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ILA: General Atomics still hopeful Germany will adopt Predator B

General Atomics Aeronautical Systems’ MQ-9 Reaper unmanned air vehicle has made a rare appearance at ILA, as the manufacturer hopes the German government will reconsider the ubiquitous type despite the selection of a rival system this year.

The medium-altitude, long-endurance system has seen a number of successes in Europe – France, Italy, Spain and the UK have all acquired it – but is yet to bag a deal with Germany, although the company is hoping its NATO success will help promote the type.

Berlin has leased unmanned surveillance services in recent years, most notably with the Israel Aerospace Industries Heron 1 UAV in Afghanistan, and continued this in January when it selected the TP variant of the Heron to be provided on a contract basis under an Airbus Defence & Space prime. A contract for this is still being negotiated, and General Atomics is using this to its advantage to continue pitching the Reaper to Germany, Christopher Ames, vice-president for strategic development in Europe at the company, told Flightglobal at the ILA Berlin air show, where the company had a Block 5 Reaper on display.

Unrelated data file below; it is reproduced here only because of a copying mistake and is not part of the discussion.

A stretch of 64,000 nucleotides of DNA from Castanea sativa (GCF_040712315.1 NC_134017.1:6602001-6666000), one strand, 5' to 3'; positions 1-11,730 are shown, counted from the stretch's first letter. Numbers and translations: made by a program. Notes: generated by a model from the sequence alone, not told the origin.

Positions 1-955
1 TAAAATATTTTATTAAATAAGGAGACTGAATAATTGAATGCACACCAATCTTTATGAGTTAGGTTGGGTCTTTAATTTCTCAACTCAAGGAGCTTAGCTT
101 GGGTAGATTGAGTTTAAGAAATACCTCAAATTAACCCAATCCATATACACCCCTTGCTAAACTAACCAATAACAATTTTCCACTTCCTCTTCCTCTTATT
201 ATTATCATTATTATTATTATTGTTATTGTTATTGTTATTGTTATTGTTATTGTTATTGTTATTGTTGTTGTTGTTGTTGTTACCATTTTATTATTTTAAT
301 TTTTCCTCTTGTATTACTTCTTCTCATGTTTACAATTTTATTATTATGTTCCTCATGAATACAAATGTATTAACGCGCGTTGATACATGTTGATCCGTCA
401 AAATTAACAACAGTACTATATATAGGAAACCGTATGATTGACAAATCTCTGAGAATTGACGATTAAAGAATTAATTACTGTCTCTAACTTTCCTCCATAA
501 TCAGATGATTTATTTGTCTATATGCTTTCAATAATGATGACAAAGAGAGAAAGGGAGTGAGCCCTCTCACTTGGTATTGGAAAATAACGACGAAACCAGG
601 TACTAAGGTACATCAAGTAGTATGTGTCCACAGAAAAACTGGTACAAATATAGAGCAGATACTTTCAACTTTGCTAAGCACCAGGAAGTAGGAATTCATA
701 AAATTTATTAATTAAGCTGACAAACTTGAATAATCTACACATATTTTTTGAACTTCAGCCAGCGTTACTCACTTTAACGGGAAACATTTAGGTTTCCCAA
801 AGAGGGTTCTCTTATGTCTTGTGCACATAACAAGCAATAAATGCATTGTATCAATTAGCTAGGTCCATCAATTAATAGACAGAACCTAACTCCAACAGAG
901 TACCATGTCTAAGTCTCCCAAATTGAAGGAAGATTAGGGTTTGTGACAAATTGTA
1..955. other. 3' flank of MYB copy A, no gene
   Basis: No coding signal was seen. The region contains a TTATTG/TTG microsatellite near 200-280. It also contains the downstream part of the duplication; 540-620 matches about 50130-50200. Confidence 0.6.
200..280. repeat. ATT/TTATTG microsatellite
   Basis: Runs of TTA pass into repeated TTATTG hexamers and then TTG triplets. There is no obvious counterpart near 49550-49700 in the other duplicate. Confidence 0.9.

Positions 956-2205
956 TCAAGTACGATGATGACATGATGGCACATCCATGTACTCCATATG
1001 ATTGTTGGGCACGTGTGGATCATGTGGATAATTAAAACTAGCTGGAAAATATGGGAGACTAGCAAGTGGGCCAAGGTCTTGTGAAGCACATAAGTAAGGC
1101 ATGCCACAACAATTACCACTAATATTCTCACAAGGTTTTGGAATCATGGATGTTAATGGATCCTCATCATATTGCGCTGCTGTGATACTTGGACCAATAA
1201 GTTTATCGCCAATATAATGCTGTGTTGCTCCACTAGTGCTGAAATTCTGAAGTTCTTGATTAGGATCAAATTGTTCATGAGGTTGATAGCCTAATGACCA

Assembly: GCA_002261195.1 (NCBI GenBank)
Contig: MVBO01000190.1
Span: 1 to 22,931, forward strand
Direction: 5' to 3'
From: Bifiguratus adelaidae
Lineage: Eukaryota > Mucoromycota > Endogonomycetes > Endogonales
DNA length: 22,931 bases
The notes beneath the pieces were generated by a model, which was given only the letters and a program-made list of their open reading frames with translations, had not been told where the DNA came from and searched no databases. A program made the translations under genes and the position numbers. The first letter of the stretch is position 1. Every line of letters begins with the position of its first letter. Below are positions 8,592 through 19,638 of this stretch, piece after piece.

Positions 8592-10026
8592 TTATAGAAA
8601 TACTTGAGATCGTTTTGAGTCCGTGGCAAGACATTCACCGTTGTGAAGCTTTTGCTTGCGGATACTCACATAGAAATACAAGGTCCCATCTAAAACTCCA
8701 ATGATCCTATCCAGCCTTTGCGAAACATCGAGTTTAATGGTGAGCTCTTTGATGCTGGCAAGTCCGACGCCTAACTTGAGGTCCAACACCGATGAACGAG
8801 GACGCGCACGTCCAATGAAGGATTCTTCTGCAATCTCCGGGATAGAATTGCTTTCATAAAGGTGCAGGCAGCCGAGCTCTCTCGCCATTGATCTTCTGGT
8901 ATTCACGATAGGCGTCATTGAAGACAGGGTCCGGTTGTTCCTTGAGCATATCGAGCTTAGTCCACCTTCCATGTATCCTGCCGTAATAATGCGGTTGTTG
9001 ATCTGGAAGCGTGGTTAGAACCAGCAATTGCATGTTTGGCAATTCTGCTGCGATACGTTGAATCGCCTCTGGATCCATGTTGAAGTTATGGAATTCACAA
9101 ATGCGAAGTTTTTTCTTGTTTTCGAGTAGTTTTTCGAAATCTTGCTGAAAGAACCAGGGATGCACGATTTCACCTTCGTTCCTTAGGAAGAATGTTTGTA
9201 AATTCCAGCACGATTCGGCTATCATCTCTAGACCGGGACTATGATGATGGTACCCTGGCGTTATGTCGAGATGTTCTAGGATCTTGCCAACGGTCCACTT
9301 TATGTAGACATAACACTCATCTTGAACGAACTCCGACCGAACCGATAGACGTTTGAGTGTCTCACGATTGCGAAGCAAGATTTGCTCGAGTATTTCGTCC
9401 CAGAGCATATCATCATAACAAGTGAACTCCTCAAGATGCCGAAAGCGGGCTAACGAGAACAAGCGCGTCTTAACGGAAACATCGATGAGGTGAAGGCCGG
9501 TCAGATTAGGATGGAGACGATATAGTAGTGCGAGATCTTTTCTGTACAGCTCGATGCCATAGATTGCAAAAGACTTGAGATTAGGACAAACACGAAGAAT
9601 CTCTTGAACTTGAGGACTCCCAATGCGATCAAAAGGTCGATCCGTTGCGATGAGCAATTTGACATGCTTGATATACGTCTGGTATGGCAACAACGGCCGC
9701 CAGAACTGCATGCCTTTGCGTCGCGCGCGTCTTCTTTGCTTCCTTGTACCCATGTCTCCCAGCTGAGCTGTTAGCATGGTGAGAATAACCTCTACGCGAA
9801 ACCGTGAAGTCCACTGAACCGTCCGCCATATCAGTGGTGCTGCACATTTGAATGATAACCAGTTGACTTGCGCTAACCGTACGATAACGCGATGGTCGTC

The Reaper was the other contender for that contract under RUAG as prime, but lost out to the TP displayed on the Airbus static just over from the MQ-9.

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General Atomics is offering the certifiable Predator B (CPB) variant to Germany – under the “Guardian Eagle” moniker – which is currently under development and will be production-ready by 2018. Ames says if a contract is signed soon, the CPB could be delivered the same year. The UK has selected the type for its Block 1 Reaper replacement, and Ames notes the certifiable element is something the two nations have in common.

“Germany and the UK have prioritised in particular the want to fly UAVs in national airspace,” he says.

Ames says the option is open to Berlin to either lease the UAV or buy it outright, as the deal is only supposed to bridge operations until a sovereign European UAV is developed.

General Atomics is working with Spezialtechnik Dresden to offer the Guardian Eagle to Germany, in addition to working with RUAG and the German military aviation authority. Rohde & Schwarz R&S MR6000A air traffic control communications radios are also being offered in the configuration.

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